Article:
Strain disorder clearly plays an important role in understanding the multiferroicity and magnetoelectric coupling in BiMnO. The ferroelectricity is of a relaxor origin with relaxations due to thermally activated reorientation of disorder-induced polar micro regions observable (see Fig. 2) at temperatures greater than  K. At temperatures below the relaxor freezing temperature of 70K, the remnant polarizations are stable and exhibit a pronounced sensitivity to the application of externally applied strainsMickel1 (). We find that the distortions associated with the polar micro regions are described by a local strain variable, which in our simple model couples linearly to both and , giving rise to the requisite bilinear interaction term proportional to in the free energy. These very same distortions are responsible for the perturbations in the orbital ordering of the spin carying Mn atoms that are responsible for the antiferromagnetic component . The Dzyaloshinskii-Moriya interaction, represented in our analysis by the symmetry conserving interaction term , favors non-uniform magnetic structures that are an essential ingredient to the observed magnetoelectric coupling

Our analysis leaves two open issues needing further research. The first of these is the absence of convincing magnetic evidence (other than a suppressed saturated moment) for a hidden antiferromagnetic order parameter as proposed for the interaction term in Eq. 10 and discussed in section III.3. The review by BelikBMOreview () cites a number of papers reporting ferroelectricity in high resistivity BMO filmsDosSantos (); Sharan (); Son (); Gajek (); STObuf (); Jeen (); DeLuca () occurring concomitantly with a reduced saturated moment compared to the bulk value of 3.6/Mn. Interestingly, a recent publication on high quality pulse laser deposited BMO films with good stoichiometry reports high resistivity together with a ferromagnetic  K and a saturated moment of 3.6/Mn as seen in bulk, but no evidence of ferroelectricityJung (). This evidence, though circumstantial, supports our conclusion that multiferroic behavior of BMO films requires the presence of an antiferromagnetic component which acts to reduce the saturated moment. On another experimental front, neutron scattering measurements could resolve an antiferromagnetic component within a ferromagnetic background, but such measurements are difficult because the ferroelectricity and large magnetoelectric effect in BMO only appears in thin strained films or at interfaces, not in bulk.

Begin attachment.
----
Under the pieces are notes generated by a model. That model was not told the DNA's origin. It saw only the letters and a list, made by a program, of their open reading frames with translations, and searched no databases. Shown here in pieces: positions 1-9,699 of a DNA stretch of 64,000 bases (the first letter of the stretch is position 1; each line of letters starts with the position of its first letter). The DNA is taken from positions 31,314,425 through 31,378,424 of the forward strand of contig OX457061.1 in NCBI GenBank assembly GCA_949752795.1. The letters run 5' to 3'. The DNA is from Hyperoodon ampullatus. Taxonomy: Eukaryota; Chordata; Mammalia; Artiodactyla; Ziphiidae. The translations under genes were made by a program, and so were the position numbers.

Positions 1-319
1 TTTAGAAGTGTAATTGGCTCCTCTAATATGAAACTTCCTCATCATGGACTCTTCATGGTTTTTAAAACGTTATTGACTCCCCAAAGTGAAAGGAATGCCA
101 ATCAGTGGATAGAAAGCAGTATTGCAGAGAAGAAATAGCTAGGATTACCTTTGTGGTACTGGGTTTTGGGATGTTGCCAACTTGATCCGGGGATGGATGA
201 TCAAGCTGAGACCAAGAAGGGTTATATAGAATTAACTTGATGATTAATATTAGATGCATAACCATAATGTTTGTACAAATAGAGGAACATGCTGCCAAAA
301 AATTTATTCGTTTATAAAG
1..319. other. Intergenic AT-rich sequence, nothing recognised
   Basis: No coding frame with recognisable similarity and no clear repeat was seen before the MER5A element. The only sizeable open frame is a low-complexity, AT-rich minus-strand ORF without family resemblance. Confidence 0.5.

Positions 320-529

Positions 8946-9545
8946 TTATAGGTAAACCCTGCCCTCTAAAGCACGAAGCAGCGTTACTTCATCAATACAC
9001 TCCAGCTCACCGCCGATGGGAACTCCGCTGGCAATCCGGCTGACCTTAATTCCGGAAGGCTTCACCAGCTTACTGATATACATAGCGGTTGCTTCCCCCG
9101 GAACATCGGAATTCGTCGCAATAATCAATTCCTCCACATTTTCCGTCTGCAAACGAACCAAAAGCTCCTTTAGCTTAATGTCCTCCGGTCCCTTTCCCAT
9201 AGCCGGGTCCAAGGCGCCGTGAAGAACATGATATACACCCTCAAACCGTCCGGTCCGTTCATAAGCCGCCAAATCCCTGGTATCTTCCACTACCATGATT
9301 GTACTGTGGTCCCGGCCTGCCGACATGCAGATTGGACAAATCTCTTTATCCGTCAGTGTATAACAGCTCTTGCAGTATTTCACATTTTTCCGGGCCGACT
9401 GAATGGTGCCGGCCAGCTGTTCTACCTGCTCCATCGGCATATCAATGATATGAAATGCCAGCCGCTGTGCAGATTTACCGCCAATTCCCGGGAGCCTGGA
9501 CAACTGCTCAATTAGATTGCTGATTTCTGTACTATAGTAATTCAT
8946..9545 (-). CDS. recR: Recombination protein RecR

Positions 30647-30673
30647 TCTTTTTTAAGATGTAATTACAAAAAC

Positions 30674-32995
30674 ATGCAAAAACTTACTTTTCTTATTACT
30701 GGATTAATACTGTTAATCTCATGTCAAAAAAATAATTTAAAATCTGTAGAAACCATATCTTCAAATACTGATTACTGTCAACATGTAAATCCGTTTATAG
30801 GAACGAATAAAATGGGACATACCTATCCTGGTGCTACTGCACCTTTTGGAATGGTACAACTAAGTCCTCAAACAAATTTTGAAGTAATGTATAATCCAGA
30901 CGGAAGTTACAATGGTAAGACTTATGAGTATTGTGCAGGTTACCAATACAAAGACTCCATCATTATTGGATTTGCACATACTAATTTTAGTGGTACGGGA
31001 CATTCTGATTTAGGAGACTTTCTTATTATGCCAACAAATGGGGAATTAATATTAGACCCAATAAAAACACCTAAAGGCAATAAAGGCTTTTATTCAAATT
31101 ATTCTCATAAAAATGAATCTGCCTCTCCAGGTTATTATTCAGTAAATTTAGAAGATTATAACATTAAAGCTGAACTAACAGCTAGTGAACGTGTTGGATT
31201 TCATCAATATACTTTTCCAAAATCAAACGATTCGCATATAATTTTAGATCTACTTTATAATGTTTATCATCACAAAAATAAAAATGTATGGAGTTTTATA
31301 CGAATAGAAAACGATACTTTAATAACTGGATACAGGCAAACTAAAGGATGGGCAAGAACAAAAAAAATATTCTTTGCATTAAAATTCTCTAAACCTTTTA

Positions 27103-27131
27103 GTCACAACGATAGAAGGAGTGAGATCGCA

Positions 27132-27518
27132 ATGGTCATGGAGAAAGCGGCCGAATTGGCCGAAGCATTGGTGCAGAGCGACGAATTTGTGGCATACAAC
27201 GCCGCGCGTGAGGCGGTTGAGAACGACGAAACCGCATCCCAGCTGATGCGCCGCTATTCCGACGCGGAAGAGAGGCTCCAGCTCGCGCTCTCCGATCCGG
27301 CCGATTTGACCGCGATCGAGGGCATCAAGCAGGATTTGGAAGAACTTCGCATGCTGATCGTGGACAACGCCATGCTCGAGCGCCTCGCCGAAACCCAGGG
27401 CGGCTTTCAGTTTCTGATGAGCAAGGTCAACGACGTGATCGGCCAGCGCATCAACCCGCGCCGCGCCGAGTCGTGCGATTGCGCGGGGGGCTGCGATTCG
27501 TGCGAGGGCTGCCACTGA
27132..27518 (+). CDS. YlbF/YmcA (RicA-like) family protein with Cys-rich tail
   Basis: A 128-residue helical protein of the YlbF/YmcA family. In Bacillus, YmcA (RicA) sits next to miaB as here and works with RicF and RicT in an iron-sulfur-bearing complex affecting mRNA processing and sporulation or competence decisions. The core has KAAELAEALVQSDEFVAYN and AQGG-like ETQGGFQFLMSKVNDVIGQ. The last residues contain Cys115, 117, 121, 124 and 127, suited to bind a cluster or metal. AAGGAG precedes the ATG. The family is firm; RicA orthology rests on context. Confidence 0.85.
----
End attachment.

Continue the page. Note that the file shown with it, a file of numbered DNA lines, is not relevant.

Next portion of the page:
A second open issue concerns the question of whether the proximity of the transition temperatures is accidental. We have shown that in the presence of symmetry preserving trilinear coupling, there is only one phase transition and both and appear at that temperature. Clearly a time stable magnetoelectric effect cannot be present until the temperature is low enough (i.e.,  K to have stable dipole moments. At first sight there is no such restriction on the magnetic transition at higher temperatures which in bulk appears at a Curie transition  K. One possibility, depicted schematically in Fig. 6, is that the coupling of the rapidly fluctuating dipole moments to magnetic moments in this higher temperature region () is sufficiently strong to prevent time-stable magnetization. Accordingly, in this very plausible scenario the transitions in and appear simultaneously near , where the relaxation time of the ferroelectric diverges and both of the coupled moments are stable, as is observed experimentally.

In conclusion, our study of a surprisingly large linear magnetoelectric effect in BiMnO opens a new perspective on the design of novel multiferroics that might eventually have practical application. The combination of strain, magnetic ordering and relaxor ferroelectricity conspire to bring the transition temperatures of the respective ferroic order parameters into close proximity with each other, thereby significantly enhancing the magnetoelectric coupling. In addition, our theoretical treatment utilizing a Dzyaloshinskii-Moriya type trilinear interaction avoids the use of higher order (and hence smaller) biquadratic interaction terms and gives a good account of the enhanced ME coefficient.


The authors thank Sanal Buvaev for assistance with sample preparation and measurements and D. Maslov and M. Mostovoy for useful discussions on points of theory. This work was supported by the U. S. National Science Foundation under Grant Nos. DMR-1305783 (AFH) and DMR-0804452 (AB).